of special importance and interest to the said Society, both as col-
lections and reference in publishing and preserving historical, bio-
graphical, scientific, and other information relating to the Stat'.

This Resolution was speedily adopted by the Legislature and the
writer well remembers the condition in which these miscellaneous
books were found — piled in heaps on the floors, and against rough
unplastered walls in the uppermost parts of the attic of the State;
House — and covered with the accumulated dust of years. He knows
too. how these books — hundreds of volumes — were cleaned and car-
ried down three flights of stairs to the first floor where, for the
time they were deposited in the room assigned by the Board o p
Public Works for the use of the Society. From here its collec-

1908] Additions to the Department Libbary. 7

tions were moved to the second floor and later to the third floor,
where they remained in the room now used as an Armory, nntil
purchased by the Department of Archives and History, after which
they were removed to the third floor of the new Capitol Annex
Building where they are now deposited. Among these were some
of the" volumes from the old Lewisburg Library.


Annually for sixteen years, the Legislature made small appro-
priations of money to aid the Historical Society in its work, and
with a portion of this — beyond contingent expenses — a few books-
volumes of much value — were purchased each year. But the chief
sources from which accessions came to the Library, were those ot
liberal spirited persons who made contributions of books, documents,
papers, etc., to its collection. These constitute its most important
foundations; chief of which has been the following:—

Its First Donation: — "Within a few weeks after the State His-
torical Society was organized, it received from the generous and
scholarly General J. Watts DePeyster of New York City, a box of
valuable books — in all nearly a hundred volumes — some of which he
was the author himself. He had heard of the inauguration of the
movement to preserve the history of the State and to lay the foun-
dation of a State historical and miscellaneous library, and he de-
sired to encourage it to the extent of his donation.

The Summers Donation: — This was made in 189-4, by Lewis
Summers, Esq., of Charleston, West Virginia, a son of Judge George
W. Summers, he and his brother, Judge Lewis Summers, being long
prominent residents of the Great Kanawha Valley, and active in the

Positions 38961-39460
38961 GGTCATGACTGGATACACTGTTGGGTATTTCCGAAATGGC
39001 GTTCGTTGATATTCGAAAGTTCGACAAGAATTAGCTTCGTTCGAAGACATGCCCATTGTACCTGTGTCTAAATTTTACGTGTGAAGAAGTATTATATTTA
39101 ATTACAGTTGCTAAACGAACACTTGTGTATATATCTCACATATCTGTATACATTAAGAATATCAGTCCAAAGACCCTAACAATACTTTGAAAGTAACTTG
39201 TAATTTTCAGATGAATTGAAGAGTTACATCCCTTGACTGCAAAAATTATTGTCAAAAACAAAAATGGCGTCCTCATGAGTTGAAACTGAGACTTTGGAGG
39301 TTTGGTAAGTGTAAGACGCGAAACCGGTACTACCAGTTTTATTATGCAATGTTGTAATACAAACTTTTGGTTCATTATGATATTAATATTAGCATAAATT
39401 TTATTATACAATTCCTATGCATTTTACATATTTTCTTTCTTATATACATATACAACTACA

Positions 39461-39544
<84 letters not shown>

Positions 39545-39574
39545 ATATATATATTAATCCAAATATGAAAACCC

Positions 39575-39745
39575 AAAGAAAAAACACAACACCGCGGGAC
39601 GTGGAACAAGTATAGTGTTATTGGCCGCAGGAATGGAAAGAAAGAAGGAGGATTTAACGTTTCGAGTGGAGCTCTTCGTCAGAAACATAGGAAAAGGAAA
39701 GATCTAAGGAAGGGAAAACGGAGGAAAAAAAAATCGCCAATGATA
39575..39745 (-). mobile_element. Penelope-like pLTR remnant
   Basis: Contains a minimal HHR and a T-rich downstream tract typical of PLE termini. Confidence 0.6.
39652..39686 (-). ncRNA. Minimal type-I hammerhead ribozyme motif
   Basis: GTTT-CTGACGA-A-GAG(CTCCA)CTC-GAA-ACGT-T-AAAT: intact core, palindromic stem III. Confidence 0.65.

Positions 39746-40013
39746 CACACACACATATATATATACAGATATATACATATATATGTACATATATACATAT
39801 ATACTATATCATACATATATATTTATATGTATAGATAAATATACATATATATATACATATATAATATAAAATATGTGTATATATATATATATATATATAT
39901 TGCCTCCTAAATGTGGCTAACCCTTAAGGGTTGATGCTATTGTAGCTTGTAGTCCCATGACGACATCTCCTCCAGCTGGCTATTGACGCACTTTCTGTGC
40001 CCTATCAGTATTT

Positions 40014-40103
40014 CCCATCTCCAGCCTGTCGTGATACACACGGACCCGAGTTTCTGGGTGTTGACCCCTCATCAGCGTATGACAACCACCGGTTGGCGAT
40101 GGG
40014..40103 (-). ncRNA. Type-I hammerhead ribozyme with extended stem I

official life of Virginia before the Civil War. It was from their
Library that the donation came, and it consisted largely of Federal
Publications now most valuable, both because of age and the sub-
jects of which they treat.

The Brown Donation: — In 1895, Hon. James H. Brown, of
Charleston, who had been one of the first Judges of the Supreme
Court of Appeals of West Virginia, donated to the Historical
Society a large collection of Federal Publications for the years of
the Civil War. Because of the time at which they were issued
they possess much historic interest.

The Broun Donation : — About the year 1896, Major Thomas L.
Broun contributed to the Society a number of bound volumes of the
"Reports and Proceedings of the Board of Public Works" of Vir-

8 Archives axd History. [W. Va

ginia, together with other volumes of the Reports and Transactions
of the old James River and Kanawha Canal Company. It was
this donation that became the foundation of the present unexcelled
collection of the Public Documents of Virginia now in the Depart-
ment of Archives and History.

The Hale Donation: — In 1902, Dr. John P. Hale of Charleston.
by will, bequeathed to the Historical Society his private library of
nearly four hundred volumes of rare works treating of history, art.
science and general literature. This collection is one of great
value, and consequently attracts much interest on the part of schol-
ars and of general readers as well.


It has been stated that during the existence of the State Histor-
ical Society, the Legislature made small appropriations annually,
to aid in its work. These appropriations were usually accom-
panied with the provision that books, relics, etc., collected and pur-
chased with the money thus appropriated, should be and remain the
property of the State, to be held in trust by the said Society for
the said State. By an- Act of the Legislature passed February 18,
1905, the State Department of Archives and History was created,
with an official known as the State Historian and Archivist at its
head; its management being under the control of the Board oi!
Public Works. One of the provisions of this Act was. that tin?